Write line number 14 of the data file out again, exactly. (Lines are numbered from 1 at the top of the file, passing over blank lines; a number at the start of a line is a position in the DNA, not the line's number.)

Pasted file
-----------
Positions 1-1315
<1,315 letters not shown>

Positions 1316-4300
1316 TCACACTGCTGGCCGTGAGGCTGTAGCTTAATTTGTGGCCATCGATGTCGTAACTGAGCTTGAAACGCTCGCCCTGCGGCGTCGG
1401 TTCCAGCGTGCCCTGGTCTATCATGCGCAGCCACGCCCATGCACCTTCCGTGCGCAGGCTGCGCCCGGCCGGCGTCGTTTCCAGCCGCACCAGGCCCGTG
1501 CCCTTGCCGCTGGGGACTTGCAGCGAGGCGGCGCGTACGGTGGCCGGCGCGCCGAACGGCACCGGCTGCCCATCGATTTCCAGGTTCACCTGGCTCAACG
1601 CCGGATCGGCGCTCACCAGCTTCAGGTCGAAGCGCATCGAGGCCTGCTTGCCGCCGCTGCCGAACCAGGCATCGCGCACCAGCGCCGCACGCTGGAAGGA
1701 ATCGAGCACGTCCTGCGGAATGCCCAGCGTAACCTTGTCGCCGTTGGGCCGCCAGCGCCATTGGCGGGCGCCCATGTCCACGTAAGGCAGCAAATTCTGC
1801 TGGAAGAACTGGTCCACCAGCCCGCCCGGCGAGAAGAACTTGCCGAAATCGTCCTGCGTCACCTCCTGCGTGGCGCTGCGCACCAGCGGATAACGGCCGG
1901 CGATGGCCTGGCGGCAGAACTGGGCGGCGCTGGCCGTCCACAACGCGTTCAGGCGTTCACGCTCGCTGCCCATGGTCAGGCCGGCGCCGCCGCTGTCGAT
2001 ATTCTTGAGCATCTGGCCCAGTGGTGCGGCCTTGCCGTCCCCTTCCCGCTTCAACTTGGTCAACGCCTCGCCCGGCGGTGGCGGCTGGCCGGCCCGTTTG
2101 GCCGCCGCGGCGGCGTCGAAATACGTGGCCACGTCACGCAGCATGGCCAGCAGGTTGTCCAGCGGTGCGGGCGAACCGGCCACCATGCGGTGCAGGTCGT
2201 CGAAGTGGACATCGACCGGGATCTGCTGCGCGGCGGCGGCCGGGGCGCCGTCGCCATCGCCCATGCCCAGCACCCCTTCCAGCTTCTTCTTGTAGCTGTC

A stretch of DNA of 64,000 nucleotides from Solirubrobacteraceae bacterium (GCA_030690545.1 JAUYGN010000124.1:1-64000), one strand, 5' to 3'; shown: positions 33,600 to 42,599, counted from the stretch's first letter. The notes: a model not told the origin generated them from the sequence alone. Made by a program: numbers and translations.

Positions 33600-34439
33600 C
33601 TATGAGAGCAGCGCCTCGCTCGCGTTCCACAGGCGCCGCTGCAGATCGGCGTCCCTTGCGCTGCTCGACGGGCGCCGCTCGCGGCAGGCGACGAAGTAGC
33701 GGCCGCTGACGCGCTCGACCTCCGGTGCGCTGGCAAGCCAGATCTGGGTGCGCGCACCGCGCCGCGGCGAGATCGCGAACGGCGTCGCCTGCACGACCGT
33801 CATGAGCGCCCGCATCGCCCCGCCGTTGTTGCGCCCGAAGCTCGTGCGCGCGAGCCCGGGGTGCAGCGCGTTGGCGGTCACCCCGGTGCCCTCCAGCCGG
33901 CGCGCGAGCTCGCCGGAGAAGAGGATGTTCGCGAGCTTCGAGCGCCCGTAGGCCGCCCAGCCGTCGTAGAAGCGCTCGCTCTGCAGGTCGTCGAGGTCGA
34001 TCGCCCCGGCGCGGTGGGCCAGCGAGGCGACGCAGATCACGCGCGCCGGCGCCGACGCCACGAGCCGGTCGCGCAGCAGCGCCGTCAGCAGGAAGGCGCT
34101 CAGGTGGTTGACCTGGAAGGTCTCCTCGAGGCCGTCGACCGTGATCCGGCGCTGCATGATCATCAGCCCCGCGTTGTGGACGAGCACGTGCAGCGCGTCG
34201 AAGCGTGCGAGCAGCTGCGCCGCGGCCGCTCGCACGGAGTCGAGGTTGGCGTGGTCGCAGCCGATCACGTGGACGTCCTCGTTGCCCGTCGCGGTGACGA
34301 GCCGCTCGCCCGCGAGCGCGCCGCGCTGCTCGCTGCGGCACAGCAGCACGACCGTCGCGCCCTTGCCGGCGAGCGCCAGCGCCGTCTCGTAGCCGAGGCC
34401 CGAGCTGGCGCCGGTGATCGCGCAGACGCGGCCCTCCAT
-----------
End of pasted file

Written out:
A stretch of DNA of 64,000 nucleotides from Solirubrobacteraceae bacterium (GCA_030690545.1 JAUYGN010000124.1:1-64000), one strand, 5' to 3'; shown: positions 33,600 to 42,599, counted from the stretch's first letter. The notes: a model not told the origin generated them from the sequence alone. Made by a program: numbers and translations.